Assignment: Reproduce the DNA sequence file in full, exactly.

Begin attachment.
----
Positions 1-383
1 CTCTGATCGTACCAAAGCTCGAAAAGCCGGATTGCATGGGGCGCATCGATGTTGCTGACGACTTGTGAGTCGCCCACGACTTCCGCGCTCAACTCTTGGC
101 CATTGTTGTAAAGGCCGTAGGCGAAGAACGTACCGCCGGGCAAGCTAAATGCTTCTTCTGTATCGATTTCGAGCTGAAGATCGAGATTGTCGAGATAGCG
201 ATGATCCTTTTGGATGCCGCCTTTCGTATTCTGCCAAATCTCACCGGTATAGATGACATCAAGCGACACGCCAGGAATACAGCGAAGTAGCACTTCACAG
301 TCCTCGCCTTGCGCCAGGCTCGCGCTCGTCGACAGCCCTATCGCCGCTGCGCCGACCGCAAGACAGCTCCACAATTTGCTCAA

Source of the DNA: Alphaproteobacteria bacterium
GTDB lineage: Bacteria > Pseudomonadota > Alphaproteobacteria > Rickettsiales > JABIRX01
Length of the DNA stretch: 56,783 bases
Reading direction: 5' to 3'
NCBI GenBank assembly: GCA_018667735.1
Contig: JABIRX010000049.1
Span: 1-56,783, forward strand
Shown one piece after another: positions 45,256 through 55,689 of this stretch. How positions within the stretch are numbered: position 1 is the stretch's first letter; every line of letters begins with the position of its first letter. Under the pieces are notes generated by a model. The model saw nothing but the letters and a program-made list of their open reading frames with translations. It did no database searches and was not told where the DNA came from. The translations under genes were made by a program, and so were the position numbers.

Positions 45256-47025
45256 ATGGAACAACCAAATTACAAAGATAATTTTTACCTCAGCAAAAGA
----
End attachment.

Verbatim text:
Positions 1-383
1 CTCTGATCGTACCAAAGCTCGAAAAGCCGGATTGCATGGGGCGCATCGATGTTGCTGACGACTTGTGAGTCGCCCACGACTTCCGCGCTCAACTCTTGGC
101 CATTGTTGTAAAGGCCGTAGGCGAAGAACGTACCGCCGGGCAAGCTAAATGCTTCTTCTGTATCGATTTCGAGCTGAAGATCGAGATTGTCGAGATAGCG
201 ATGATCCTTTTGGATGCCGCCTTTCGTATTCTGCCAAATCTCACCGGTATAGATGACATCAAGCGACACGCCAGGAATACAGCGAAGTAGCACTTCACAG
301 TCCTCGCCTTGCGCCAGGCTCGCGCTCGTCGACAGCCCTATCGCCGCTGCGCCGACCGCAAGACAGCTCCACAATTTGCTCAA

Source of the DNA: Alphaproteobacteria bacterium
GTDB lineage: Bacteria > Pseudomonadota > Alphaproteobacteria > Rickettsiales > JABIRX01
Length of the DNA stretch: 56,783 bases
Reading direction: 5' to 3'
NCBI GenBank assembly: GCA_018667735.1
Contig: JABIRX010000049.1
Span: 1-56,783, forward strand
Shown one piece after another: positions 45,256 through 55,689 of this stretch. How positions within the stretch are numbered: position 1 is the stretch's first letter; every line of letters begins with the position of its first letter. Under the pieces are notes generated by a model. The model saw nothing but the letters and a program-made list of their open reading frames with translations. It did no database searches and was not told where the DNA came from. The translations under genes were made by a program, and so were the position numbers.

Positions 45256-47025
45256 ATGGAACAACCAAATTACAAAGATAATTTTTACCTCAGCAAAAGA